Learning to See

This past August, I had eye surgery, an event giving me a renewed appreciation for what our brains are capable of, and their elasticity in accommodating and assimilating sensory input as well as ideas. My recovery reminded me of the film shown in many classes in the 1960s, where a researcher wore a set of glasses that caused the world to appear upside down. Within a few days, the researcher’s brain inverted the image and the world once again appeared right side up. A couple of days later the glasses came off, and everything again was upside down, and eventually the researcher again perceived the world as before the experiment. It takes babies several weeks for their brains to learn how to fuse the inputs from each eye into a single image.

In my case, a defect in my eye muscles caused them to not work properly, creating a misalignment of my eyes. The misalignment was great enough that my brain couldn’t compensate for the difference, resulting in some double vision. Minor surgery was successful at correcting my muscular imbalance, aligning my eyes so my brain is able to fuse the input from both eyes into a single image. But the fusing of these images following surgery was not instantaneous, and took several weeks for my brain to relearn how to see and completely restore my singular perception of the world. As with babies, the ability to track moving objects took longer to redevelop.

The restoration of my sight is somewhat analogous to what educators do when confronted with a learner’s lack of understanding, and perhaps misconception of scientific principles and/or natural phenomena.

An in depth understanding, and ability to thoroughly explain phenomena requires time and multiple opportunities to practice, with sustained contact with the concept over many days if not weeks. As with any learner, effective teacher professional development related to natural phenomena should include reinforcement over time.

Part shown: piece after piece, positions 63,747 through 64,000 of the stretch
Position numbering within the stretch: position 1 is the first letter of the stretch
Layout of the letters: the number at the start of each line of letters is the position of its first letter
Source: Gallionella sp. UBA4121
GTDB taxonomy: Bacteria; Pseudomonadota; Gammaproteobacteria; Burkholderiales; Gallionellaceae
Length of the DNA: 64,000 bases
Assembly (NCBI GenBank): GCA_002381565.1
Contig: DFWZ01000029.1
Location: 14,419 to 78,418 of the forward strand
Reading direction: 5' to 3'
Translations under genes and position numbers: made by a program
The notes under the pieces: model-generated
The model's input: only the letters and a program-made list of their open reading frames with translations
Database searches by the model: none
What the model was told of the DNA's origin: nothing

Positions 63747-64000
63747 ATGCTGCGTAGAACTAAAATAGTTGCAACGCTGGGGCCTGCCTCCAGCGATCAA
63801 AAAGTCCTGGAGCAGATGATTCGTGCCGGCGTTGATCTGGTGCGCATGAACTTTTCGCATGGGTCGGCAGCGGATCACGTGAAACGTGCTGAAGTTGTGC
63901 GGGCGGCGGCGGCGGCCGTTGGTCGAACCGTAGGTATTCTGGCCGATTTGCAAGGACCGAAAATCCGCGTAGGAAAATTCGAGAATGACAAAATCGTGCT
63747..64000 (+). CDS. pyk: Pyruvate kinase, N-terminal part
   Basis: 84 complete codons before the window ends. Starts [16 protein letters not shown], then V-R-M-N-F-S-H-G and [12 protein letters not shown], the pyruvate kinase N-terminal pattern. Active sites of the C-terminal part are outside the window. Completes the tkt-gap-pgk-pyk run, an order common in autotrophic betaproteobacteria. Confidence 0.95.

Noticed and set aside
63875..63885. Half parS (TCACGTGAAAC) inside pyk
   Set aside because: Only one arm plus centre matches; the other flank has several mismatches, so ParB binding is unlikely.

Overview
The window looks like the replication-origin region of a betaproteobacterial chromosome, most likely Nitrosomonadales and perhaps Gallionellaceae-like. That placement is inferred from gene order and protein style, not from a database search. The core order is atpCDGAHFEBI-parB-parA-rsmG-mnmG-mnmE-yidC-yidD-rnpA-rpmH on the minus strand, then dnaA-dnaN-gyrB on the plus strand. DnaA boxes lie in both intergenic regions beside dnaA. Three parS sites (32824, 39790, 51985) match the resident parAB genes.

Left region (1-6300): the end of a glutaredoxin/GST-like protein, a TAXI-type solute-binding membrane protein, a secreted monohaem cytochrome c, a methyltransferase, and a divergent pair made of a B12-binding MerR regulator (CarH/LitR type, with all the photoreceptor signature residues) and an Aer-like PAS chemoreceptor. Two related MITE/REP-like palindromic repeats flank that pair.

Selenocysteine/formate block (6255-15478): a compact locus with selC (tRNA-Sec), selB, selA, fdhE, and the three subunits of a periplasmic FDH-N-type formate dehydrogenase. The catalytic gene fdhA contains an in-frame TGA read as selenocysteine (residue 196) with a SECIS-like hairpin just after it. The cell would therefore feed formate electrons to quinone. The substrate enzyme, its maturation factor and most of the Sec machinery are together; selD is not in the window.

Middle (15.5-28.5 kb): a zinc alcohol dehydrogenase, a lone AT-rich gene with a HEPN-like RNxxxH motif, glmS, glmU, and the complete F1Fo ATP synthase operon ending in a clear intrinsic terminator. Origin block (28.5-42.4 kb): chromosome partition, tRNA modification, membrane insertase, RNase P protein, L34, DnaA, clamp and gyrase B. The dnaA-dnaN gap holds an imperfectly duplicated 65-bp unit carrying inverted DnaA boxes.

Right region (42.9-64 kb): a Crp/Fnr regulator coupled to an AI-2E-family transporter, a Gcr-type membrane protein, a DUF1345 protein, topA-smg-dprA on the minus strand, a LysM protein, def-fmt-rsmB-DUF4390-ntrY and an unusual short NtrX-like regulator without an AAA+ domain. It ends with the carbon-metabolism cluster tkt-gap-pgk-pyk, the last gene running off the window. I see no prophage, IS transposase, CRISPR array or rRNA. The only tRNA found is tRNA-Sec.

In the case of solar and lunar eclipses, one could show someone a diagram and explain the phenomena in words, which a learner could, in all likelihood recite verbatim back to the explainer. However, really owning the concept through cognitive accommodation and assimilation takes time and an awareness of a suite of background concepts and phenomena including: Earth’s (and the Moon’s) rotation and revolution, and their relationship to how time is measured; shadows and light, particularly the kind of shadow cast by a spherical object illuminated by a single, point source; the measurement of angular size; size and distance scale of the Earth and Moon; the frequency and pattern of lunar phases; and the frequency and pattern of lunar and solar eclipses, and their relationship to lunar phases. The learning of any one aspect of eclipse phenomena is akin to keeping one eye closed when looking at a distant object. The depth of understanding is lost, much as binocular vision is necessary for visual depth perception. A misconception, such as lunar phases are the Moon passing into Earth’s shadow, or the Moon really is larger when it rises is similar to having both eyes open but with each eye gazing in a slightly different direction. The brain may pay greater attention to one image while relegating the other as an annoyance safely ignored. Unfortunately, many misconceptions offer a stronger, and perhaps more intuitive appeal, until the learner is confronted with evidence with which to dispel the misconception. It is in the fusing of all the experiences where in-depth learning and integration of a concept takes place.

As mentioned in previous Education Matters columns, the Next Generation Science Standards have provided a marvelous framework for engaging learners in the sorts of in-depth investigations necessary for fully understanding eclipses. Through the use of a storyline approach, educators can actively engage learners in each of the essential background concepts mentioned above. Using resources developed for ASP programs the Night Sky Network, Project ASTRO, and Astronomy from the Ground Up, ASP staff have created such a storyline and are using it in workshops to help educators prepare for next year.

The total solar eclipse on August 21, 2017 is a teachable moment without compare. Taking place mid-day, on a day when many schools throughout the country are in session, it is an opportunity for educators, in and out of the classroom, to engage learners of all ages in experiences with both eyes open, both literally and metaphorically, promoting a full understanding of a phenomena that has caused wonder and bafflement for millennia.

This post originally appeared as the Education Matters column in the fall 2016 issue of the ASP’s Mercury magazine.

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One Response to Learning to See

  1. I appreciate your insights about the process of seeing through the eyes of learners, and it’s good to hear your own eyes are improving after surgery. The eclipse will be no doubt be an event that inspires students across the country to learn more.


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